And so does the SFWA Bulletin. The official announcement went up this week, as the issue is currently being printed and while this process takes more time than we would like, the e-book should be available by next week. Yes, non members are perfectly allowed to purchase it, though if you want to order a print copy I suggest you get on to that ASAP – the email for the SFWA office is in that article.
I really need to get back to doing these posts every week. So many links, so little time!
Anil Dash writes about The Year I Didn’t Retweet Men, a social experiment that reaped many rewards, and quite a bit of hate mail.
Spec Fic 13 have announced their lineup of authors – this is a reprint of the best SFF blogging of the year, curated this year by the Book Smugglers. And I’m in it!
Already linked to this one via Galactic Suburbia, but it’s VERY important so I’ll put it here too – Juliet McKenna talking about women’s SF books in bookshops and how many of us lose the game before we’re even out of the changing rooms. Liz Bourke also has some thoughts on some bookshops and their lack of representation of female SFF authors.
Following up on this is an equally important piece by the legendary Janny Wurts on The Unrecognized Trajectory of Slow Burn Success (something that is much harder to achieve in the current publishing climate). She particularly notes that while many of us believe that social media is a great leveller in allowing obscure works to find their readers – it doesn’t always work that way. She also provides a whole new perspective (for me) on Tolkien’s success which is fascinating.
Another great essay from the Women Destroy Science Fiction Kickstarter Campaign: We are the 50% by Rachel Swirsky.
Let’s talk about toast. This fascinating article tracking the latest ‘artisanal food craze’ becomes a deeply personal story of mental illness, creativity, and building your own survival plan. It is the most inspiring story involving toast that I have ever read.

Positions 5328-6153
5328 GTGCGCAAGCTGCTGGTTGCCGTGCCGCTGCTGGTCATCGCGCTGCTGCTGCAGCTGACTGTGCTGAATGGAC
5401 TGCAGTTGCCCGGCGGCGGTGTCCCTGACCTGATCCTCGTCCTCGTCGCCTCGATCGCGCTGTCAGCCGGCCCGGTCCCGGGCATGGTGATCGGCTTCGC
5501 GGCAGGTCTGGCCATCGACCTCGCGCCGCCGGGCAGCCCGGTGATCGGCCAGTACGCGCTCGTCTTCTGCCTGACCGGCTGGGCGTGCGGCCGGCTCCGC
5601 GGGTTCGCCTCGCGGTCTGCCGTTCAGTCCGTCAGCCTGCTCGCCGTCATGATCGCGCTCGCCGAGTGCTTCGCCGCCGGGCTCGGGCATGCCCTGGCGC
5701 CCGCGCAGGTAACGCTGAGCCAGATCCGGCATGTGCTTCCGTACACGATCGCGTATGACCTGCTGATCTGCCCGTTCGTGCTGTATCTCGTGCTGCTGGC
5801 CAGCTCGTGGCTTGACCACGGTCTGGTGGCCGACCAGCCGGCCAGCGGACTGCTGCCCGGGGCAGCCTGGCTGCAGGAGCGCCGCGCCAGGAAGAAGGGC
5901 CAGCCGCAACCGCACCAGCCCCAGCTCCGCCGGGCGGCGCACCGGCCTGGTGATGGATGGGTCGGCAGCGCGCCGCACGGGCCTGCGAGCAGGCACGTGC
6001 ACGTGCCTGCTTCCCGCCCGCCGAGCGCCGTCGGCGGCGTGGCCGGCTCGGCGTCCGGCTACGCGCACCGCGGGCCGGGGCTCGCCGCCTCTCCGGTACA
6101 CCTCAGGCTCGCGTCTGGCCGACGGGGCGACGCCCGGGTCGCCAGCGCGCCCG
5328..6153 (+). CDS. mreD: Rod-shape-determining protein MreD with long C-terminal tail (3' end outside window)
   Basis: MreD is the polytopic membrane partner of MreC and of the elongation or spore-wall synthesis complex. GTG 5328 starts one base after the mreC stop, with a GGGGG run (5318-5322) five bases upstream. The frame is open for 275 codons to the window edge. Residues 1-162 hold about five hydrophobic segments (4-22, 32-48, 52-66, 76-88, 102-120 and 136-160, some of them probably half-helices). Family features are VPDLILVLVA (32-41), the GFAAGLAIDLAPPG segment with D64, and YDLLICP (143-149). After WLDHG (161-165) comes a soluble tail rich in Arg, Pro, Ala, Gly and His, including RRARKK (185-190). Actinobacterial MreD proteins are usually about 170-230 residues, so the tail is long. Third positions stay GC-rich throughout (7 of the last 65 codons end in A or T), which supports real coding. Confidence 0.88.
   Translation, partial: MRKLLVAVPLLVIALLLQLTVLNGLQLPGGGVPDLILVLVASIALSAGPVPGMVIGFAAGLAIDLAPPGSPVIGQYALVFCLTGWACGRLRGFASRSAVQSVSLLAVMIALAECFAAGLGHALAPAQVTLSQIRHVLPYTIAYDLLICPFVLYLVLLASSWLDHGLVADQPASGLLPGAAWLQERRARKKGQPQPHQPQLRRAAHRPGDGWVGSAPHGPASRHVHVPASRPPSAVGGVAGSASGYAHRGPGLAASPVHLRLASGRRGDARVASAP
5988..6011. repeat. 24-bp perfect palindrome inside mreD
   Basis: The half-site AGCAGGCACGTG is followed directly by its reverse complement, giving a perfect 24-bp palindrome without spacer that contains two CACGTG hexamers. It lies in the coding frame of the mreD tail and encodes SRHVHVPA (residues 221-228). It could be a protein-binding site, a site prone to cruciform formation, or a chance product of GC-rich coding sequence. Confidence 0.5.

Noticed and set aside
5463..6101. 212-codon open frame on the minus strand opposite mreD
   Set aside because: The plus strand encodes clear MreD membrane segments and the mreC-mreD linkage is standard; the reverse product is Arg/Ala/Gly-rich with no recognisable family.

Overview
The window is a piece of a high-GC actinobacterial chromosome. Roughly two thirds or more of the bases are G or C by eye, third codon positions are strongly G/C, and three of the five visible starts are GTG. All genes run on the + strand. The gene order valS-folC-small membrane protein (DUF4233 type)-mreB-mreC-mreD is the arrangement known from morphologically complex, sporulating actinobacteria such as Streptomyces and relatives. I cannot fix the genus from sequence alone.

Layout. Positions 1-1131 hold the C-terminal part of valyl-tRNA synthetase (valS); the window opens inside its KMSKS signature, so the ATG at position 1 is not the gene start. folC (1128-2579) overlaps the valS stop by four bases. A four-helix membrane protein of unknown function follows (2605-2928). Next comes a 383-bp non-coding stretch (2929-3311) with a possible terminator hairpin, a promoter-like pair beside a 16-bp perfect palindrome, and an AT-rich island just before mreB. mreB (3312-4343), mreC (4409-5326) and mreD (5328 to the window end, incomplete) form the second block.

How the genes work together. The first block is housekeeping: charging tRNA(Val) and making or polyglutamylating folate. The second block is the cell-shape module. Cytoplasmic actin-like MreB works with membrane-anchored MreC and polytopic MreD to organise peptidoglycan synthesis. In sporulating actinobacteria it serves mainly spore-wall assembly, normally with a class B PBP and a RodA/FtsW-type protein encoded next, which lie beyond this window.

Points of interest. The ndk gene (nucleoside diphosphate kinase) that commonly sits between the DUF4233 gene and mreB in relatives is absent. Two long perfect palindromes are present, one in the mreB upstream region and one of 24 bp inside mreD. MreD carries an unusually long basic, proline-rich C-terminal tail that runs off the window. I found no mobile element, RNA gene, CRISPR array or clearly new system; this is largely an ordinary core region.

Alisa Krasnostein at TPP talks about the role of the publisher and why 70% royalties isn’t necessarily the awesome deal you think it is.
Sarah Rees Brennan talks openly about how her books are not fanfic, despite her background as a teen fanfic writer before she sold her first novel, and how often this accusation has not only dogged her career, but is used to humiliate or dismiss female authors generally.
Very out of date now, but Catherynne Valente writes passionately about Valentine’s Day and why it upsets her to have it mercilessly stomped on as a holiday. (my favourite bit is where she points out that all the holidays are made up, not just this one)
Sharon Lee talks about re-reading her own book, Agent of Change, first published thirty years ago – and why writing science fiction with strong, capable women (in books aimed at mythical 14 year old boys) was so important then & continues to be important now.
A great Kate or Die comic about the stresses involved in speaking up about sexual harassment or gender issues in a male dominated industry.
Blue Milk continues to chronicle the problem with feminism and women’s issues in the media – in this case, the damaging idea that there is something irretrievably wrong with stay at home mothers – especially the ones who (gasp) might actually WANT to stay home with their kids. Feminism is about having choices, people, not judging other people for theirs. It’s not hard.
A couple of interesting observations on Courtney Milan’s Brothers Sinister series, concerning alt history (it never occurred to me that The Countess Conspiracy is science fiction, that’s awesome!) and the portrayal of Indian characters.